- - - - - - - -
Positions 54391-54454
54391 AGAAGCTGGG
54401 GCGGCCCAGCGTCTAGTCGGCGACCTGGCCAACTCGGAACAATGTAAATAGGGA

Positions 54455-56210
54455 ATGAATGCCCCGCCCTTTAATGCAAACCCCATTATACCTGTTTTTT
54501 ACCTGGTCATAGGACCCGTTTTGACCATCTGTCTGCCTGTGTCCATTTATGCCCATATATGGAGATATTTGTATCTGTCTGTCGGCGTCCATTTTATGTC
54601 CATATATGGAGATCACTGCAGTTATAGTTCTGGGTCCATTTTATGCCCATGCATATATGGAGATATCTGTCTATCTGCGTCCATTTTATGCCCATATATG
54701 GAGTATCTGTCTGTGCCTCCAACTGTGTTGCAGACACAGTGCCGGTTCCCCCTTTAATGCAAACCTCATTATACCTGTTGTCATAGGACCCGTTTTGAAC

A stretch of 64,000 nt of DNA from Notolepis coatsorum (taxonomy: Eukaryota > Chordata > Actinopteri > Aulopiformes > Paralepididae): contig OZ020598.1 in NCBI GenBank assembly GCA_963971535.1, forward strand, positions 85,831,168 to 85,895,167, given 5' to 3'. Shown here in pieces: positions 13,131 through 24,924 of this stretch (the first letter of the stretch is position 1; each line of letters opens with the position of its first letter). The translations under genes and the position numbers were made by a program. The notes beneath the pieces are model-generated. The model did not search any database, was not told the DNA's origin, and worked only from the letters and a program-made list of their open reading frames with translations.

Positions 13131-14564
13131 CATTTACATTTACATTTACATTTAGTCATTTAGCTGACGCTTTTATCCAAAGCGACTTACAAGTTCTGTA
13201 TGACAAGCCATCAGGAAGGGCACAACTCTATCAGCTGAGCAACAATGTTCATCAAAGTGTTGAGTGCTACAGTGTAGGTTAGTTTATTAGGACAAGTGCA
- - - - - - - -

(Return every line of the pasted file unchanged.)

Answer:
Positions 54391-54454
54391 AGAAGCTGGG
54401 GCGGCCCAGCGTCTAGTCGGCGACCTGGCCAACTCGGAACAATGTAAATAGGGA

Positions 54455-56210
54455 ATGAATGCCCCGCCCTTTAATGCAAACCCCATTATACCTGTTTTTT
54501 ACCTGGTCATAGGACCCGTTTTGACCATCTGTCTGCCTGTGTCCATTTATGCCCATATATGGAGATATTTGTATCTGTCTGTCGGCGTCCATTTTATGTC
54601 CATATATGGAGATCACTGCAGTTATAGTTCTGGGTCCATTTTATGCCCATGCATATATGGAGATATCTGTCTATCTGCGTCCATTTTATGCCCATATATG
54701 GAGTATCTGTCTGTGCCTCCAACTGTGTTGCAGACACAGTGCCGGTTCCCCCTTTAATGCAAACCTCATTATACCTGTTGTCATAGGACCCGTTTTGAAC

A stretch of 64,000 nt of DNA from Notolepis coatsorum (taxonomy: Eukaryota > Chordata > Actinopteri > Aulopiformes > Paralepididae): contig OZ020598.1 in NCBI GenBank assembly GCA_963971535.1, forward strand, positions 85,831,168 to 85,895,167, given 5' to 3'. Shown here in pieces: positions 13,131 through 24,924 of this stretch (the first letter of the stretch is position 1; each line of letters opens with the position of its first letter). The translations under genes and the position numbers were made by a program. The notes beneath the pieces are model-generated. The model did not search any database, was not told the DNA's origin, and worked only from the letters and a program-made list of their open reading frames with translations.

Positions 13131-14564
13131 CATTTACATTTACATTTACATTTAGTCATTTAGCTGACGCTTTTATCCAAAGCGACTTACAAGTTCTGTA
13201 TGACAAGCCATCAGGAAGGGCACAACTCTATCAGCTGAGCAACAATGTTCATCAAAGTGTTGAGTGCTACAGTGTAGGTTAGTTTATTAGGACAAGTGCA